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An Interoperable, Standards-Based Grid Resource Broker and Job Submission Service
Umeå University, Faculty of Science and Technology, Department of Computing Science. Umeå University, Faculty of Science and Technology, High Performance Compting Center North (HPC2N).
Umeå University, Faculty of Science and Technology, Department of Computing Science.
2005 (English)In: First International Conference on e-Science and Grid Computing, 2005, 212-220 p.Conference paper (Refereed)
Abstract [en]

We present the architecture and implementation of a grid resource broker and job submission service, designed to be as independent as possible of the grid middleware used on the resources. The overall architecture comprises seven general components and a few conversion and integration points where all middleware-specific issues are handled. The implementation is based on state-of-the-art grid and Web services technology as well as existing and emerging standards (WSRF, JSDL, GLUE, WS-Agreement). Features provided by the service include advance reservations and a resource selection process based on a priori estimations of the total time to delivery for the application, including a benchmark-based prediction of the execution time. The general service implementation is based on the Globus Toolkit 4. For test and evaluation, plugins and format converters are provided for use with the NorduGrid ARC middleware

Place, publisher, year, edition, pages
2005. 212-220 p.
National Category
Computer Science
Research subject
Computing Science
URN: urn:nbn:se:umu:diva-9304DOI: 10.1109/E-SCIENCE.2005.17ISBN: 0-7695-2448-6OAI: diva2:148975
Available from: 2008-05-05 Created: 2008-05-05 Last updated: 2011-02-22Bibliographically approved
In thesis
1. Portable Tools for Interoperable Grids: Modular Architectures and Software for Job and Workflow Management
Open this publication in new window or tab >>Portable Tools for Interoperable Grids: Modular Architectures and Software for Job and Workflow Management
2009 (English)Doctoral thesis, comprehensive summary (Other academic)
Abstract [en]

The emergence of Grid computing infrastructures enables researchers to shareresources and collaborate in more efficient ways than before, despite belongingto different organizations and being geographically distributed. While the Gridcomputing paradigm offers new opportunities, it also gives rise to newdifficulties. This thesis investigates methods, architectures, and algorithmsfor a range of topics in the area of Grid resource management. One studiedtopic is how to automate and improve resource selection, despite heterogeneityin Grid hardware, software, availability, ownership, and usage policies.Algorithmical difficulties for this are, e.g., characterization of jobs andresources, prediction of resource performance, and data placementconsiderations. Investigated Quality of Service aspects of resource selectioninclude how to guarantee job start and/or completion times as well as how tosynchronize multiple resources for coordinated use through coallocation.Another explored research topic is architectural considerations for frameworksthat simplify and automate submission, monitoring, and fault handling for largeamounts of jobs. This thesis also investigates suitable Grid interactionpatterns for scientific workflows, studies programming models that enable dataparallelism for such workflows, as well as analyzes how workflow compositiontools should be designed to increase flexibility and expressiveness. We today have the somewhat paradoxical situation where Grids, originally aimed tofederate resources and overcome interoperability problems between differentcomputing platforms, themselves struggle with interoperability problems causedby the wide range of interfaces, protocols, and data formats that are used indifferent environments. This thesis demonstrates how proof-of-concept softwaretools for Grid resource management can, by using (proposed) standard formatsand protocols as well as leveraging state-of-the-art principles fromservice-oriented architectures, be made independent of current Gridinfrastructures. Further interoperability contributions include an in-depthstudy that surveys issues related to the use of Grid resources in scientificworkflows. This study improves our understanding of interoperability amongscientific workflow systems by viewing this topic from three differentperspectives: model of computation, workflow language, and executionenvironment. A final contribution in this thesis is the investigation of how the design ofGrid middleware tools can adopt principles and concepts from softwareengineering in order to improve, e.g., adaptability and interoperability.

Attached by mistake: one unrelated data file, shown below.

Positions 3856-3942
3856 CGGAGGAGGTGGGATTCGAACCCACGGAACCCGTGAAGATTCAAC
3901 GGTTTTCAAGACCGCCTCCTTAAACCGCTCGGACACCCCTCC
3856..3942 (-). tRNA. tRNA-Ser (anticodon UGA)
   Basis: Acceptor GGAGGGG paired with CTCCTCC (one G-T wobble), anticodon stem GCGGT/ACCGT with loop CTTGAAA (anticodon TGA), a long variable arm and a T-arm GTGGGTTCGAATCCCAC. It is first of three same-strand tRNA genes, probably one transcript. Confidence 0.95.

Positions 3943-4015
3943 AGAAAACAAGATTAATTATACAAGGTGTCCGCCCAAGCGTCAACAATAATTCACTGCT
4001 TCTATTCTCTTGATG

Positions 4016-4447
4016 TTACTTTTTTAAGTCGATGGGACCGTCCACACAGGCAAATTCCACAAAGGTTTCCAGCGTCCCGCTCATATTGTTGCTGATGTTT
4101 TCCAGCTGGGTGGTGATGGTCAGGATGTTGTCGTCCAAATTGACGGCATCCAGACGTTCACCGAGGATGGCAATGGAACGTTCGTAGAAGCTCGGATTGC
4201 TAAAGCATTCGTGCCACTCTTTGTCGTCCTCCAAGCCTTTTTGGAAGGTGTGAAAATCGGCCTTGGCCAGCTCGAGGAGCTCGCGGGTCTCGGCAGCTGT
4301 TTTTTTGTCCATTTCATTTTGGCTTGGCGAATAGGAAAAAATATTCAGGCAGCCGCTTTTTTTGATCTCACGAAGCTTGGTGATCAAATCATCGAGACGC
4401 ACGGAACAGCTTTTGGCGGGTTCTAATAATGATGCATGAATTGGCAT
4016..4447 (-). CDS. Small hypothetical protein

Place, publisher, year, edition, pages
Umeå: Umeå Universitet, Institutionen för Datavetenskap, 2009. 254 p.
Report / UMINF, ISSN 0348-0542 ; 09.08
Grid computing, scheduling, resource brokering, performance predictions, advance reservations, coallocation, standards-based infrastructure, interoperability, service-oriented architecture, job management, workflows, data flow
National Category
Computer Science
urn:nbn:se:umu:diva-19630 (URN)978-91-7264-754-1 (ISBN)
Public defence
2009-04-03, MA121, MIT-huset, SE 901 87, Umeå, 13:15 (English)
Available from: 2009-03-13 Created: 2009-03-09 Last updated: 2009-03-13Bibliographically approved

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Elmroth, ErikTordsson, Johan
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Department of Computing ScienceHigh Performance Compting Center North (HPC2N)
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